- Window : This is the constructor for the class. It sets up the window, when created, by adding all the components and giving it a title.
- processWindowEvent : This method is an event-handler that processes window events. In this case, it detects whether the "close window" button on the status bar has been clicked. If it has been clicked, the window is closed and the parameters are not modified.
- actionPerformed : This is an event-handler which is invoked when either of the buttons in the window are clicked. It closes the window in both cases, the only difference being that when "Ok" is clicked, the changes made to the parameters are saved.
- textValueChanged : This method is invoked when the text in either of the text boxes changes. It is used to keep track of the values entered by the user and also to check whether they are valid.
- Error : Derived from the Java "Frame" class, it defines a window which is displayed whenever an error occurs while a node is being added to the network. The errors are of two types – either the user has exceeded the upper limit on the number of nodes that can be added to the network or the node that he is trying to add overlaps an existing node. In either case the error message is displayed in the window, which is an instance of this class. The following methods are part of this class :
- Error : This is the constructor for the class. It creates an instance of the class with the appropriate error message depending on the error that has occurred.
- actionPerformed : Closes the error window when the user clicks on the "Ok" button.
- Help : Online help on using the applet is provided through this class. It is derived from the Java "Frame" class. Whenever the user clicks on the "Help" button, a window, which is an instance of this class, is displayed. It consists of the following methods :
- Help : This is the constructor for the class. The help text is added to the window in this method.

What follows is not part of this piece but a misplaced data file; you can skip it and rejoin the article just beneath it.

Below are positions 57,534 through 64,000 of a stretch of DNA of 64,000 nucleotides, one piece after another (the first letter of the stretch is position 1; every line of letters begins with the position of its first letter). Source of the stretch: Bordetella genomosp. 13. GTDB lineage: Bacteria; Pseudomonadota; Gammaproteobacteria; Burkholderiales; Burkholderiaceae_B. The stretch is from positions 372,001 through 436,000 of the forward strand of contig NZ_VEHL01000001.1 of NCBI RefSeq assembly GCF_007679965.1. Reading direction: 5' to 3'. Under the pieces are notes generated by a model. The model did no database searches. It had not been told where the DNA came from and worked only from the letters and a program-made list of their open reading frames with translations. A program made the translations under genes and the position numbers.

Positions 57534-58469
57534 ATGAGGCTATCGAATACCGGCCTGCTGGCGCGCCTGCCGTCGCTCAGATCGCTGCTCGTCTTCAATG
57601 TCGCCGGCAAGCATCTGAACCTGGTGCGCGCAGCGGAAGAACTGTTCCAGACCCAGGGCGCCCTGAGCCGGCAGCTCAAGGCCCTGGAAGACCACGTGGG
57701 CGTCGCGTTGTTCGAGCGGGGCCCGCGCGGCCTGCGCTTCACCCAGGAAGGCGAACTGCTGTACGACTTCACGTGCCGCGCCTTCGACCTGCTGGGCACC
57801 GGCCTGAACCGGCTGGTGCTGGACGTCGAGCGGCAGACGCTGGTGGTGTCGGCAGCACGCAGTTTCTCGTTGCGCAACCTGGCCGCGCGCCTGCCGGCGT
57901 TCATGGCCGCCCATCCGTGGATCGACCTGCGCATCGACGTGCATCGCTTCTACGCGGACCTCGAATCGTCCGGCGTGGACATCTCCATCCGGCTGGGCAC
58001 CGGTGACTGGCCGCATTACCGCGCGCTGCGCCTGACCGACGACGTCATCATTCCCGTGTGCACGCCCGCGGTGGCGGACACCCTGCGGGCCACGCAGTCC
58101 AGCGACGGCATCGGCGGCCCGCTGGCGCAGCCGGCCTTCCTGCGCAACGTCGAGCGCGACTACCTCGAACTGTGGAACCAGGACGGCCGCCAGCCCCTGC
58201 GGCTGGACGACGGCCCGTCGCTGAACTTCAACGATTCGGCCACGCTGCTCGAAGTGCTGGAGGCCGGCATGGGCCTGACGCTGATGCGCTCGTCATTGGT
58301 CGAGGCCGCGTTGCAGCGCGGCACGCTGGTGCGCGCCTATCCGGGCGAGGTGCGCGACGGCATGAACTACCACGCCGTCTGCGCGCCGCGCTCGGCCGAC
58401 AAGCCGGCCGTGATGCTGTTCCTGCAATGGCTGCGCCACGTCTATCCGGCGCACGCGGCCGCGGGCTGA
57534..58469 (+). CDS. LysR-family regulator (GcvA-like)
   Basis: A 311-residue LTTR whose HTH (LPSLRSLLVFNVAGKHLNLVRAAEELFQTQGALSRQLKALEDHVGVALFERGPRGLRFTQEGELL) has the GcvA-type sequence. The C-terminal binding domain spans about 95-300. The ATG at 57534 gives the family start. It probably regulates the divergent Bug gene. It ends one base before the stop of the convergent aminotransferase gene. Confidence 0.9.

Review of Design
- processWindowEvent : This method is an event-handler that processes window events. In this case, it detects whether the "close window" button on the status bar has been clicked. If it has been clicked, the window is closed.
From the foregoing discussion of the class structure it is evident that the applet design is efficient and represents quite accurately the needs of the application. The important objects in a network (nodes and data packets) have been identified and classes have been constructed for them.
The "Node" class defines a network node in terms of its main attributes and it also contains the methods that handle a node well with respect to the simulation. This encapsulation of a node into a single class with its properties and associated methods also allows for code reusability since the same class can be used for further simulations. The same goes for the "Packet" class which represents a data packet precisely. The sendPacket method of this class concentrates on the movement of the packet for CSMA/CD and is a complete module in itself. It can be easily overloaded to simulate some other protocol while using the same class to represent the packet.
That the "Canvas1" class contains most of the functionality of the applet is quite understandable since this is a simulation and the emphasis is on conveying to the user the working of a protocol through the dynamic visual medium. All the graphics associated with this applet are drawn on the canvas thus making it very convenient to program and understand if most of the work is carried out in methods of this class. The main class (CsmaCd) handles only the components that are directly associated with it like the buttons. This again is logical since the buttons are used only for a fraction of the time that the applet is running and the code for these is easily handled at this level, reducing the complexity of the canvas class in the process.
A separate class for the error messages again helps in code reusability. Any number of error messages can be displayed through the use of a single class. When an error is trapped, the error code generated is all that is required to access this class and display the message. This abstraction makes it easier to develop the rest of the application as well as other applications requiring this functionality. The "Help" class too helps in a similar manner.
In conclusion, the design appears robust and allows for code reusability and eases the work of modifying the code. The clear-cut identification of objects and the accurate encapsulation of members within the classes make it easy to understand the working of the applet. However, some improvements can be made. Since there are a number of threads in use, separate classes for the threads will make the design simpler.
All the functionality for the thread can be in this class which is derived from the Java "Thread" class. This will also reduce the complexity of the main classes like the "Canvas1" class.
In the next chapter we study the implementation of the Sliding Window and CSMA/CD protocols.